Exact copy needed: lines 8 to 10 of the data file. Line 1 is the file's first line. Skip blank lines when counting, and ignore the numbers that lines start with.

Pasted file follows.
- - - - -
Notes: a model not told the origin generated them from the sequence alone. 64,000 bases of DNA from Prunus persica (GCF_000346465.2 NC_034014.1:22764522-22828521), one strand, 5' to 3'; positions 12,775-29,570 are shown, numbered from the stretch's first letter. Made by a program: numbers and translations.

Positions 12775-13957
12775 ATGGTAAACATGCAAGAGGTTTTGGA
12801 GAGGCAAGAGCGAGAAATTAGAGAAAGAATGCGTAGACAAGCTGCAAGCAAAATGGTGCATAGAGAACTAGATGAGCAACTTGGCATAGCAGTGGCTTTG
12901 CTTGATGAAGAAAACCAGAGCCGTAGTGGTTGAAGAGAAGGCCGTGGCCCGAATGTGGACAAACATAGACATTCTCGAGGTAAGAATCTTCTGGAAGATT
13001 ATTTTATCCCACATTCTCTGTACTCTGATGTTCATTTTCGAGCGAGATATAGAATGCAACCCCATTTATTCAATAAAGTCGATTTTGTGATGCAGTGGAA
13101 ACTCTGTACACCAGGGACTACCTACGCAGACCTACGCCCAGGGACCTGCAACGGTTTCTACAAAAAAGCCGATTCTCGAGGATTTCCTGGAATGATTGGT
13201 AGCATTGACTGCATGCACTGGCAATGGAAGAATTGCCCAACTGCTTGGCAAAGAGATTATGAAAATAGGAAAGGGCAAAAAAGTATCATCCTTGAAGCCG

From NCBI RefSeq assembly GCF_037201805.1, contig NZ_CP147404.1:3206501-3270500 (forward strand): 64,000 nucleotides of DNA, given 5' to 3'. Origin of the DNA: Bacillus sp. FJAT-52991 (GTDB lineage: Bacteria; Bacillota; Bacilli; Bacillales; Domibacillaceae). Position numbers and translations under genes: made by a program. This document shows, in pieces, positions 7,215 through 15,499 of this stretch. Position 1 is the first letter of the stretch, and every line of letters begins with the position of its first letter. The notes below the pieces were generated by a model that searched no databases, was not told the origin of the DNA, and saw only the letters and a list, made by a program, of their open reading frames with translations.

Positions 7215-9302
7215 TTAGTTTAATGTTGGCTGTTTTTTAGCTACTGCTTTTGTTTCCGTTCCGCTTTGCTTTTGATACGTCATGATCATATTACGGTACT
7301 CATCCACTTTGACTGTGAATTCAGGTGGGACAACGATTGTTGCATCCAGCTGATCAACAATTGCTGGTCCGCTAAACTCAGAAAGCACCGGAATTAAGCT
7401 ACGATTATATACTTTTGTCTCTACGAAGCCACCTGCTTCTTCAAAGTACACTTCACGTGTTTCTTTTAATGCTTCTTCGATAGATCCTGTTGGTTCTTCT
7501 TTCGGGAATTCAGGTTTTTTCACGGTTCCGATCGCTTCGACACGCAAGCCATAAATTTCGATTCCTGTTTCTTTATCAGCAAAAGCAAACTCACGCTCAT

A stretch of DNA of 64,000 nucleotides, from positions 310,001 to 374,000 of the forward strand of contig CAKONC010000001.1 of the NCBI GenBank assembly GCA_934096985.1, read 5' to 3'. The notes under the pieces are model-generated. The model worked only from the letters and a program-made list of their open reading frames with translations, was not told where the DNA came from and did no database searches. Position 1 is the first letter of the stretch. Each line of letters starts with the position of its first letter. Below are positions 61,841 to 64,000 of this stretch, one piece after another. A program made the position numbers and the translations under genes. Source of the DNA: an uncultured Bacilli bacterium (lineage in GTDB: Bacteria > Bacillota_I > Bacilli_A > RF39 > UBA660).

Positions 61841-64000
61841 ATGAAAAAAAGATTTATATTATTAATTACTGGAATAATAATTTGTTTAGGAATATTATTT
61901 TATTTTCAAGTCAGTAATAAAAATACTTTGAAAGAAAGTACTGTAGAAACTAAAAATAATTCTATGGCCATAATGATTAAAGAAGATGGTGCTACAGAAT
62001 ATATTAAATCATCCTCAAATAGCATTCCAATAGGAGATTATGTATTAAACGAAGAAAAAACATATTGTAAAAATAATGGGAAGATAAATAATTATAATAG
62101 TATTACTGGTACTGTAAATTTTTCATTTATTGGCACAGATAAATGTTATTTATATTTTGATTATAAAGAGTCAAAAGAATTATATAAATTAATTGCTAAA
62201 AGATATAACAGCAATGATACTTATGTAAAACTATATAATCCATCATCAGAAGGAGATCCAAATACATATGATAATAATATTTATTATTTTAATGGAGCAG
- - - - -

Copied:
13201 AGCATTGACTGCATGCACTGGCAATGGAAGAATTGCCCAACTGCTTGGCAAAGAGATTATGAAAATAGGAAAGGGCAAAAAAGTATCATCCTTGAAGCCG

From NCBI RefSeq assembly GCF_037201805.1, contig NZ_CP147404.1:3206501-3270500 (forward strand): 64,000 nucleotides of DNA, given 5' to 3'. Origin of the DNA: Bacillus sp. FJAT-52991 (GTDB lineage: Bacteria; Bacillota; Bacilli; Bacillales; Domibacillaceae). Position numbers and translations under genes: made by a program. This document shows, in pieces, positions 7,215 through 15,499 of this stretch. Position 1 is the first letter of the stretch, and every line of letters begins with the position of its first letter. The notes below the pieces were generated by a model that searched no databases, was not told the origin of the DNA, and saw only the letters and a list, made by a program, of their open reading frames with translations.

Positions 7215-9302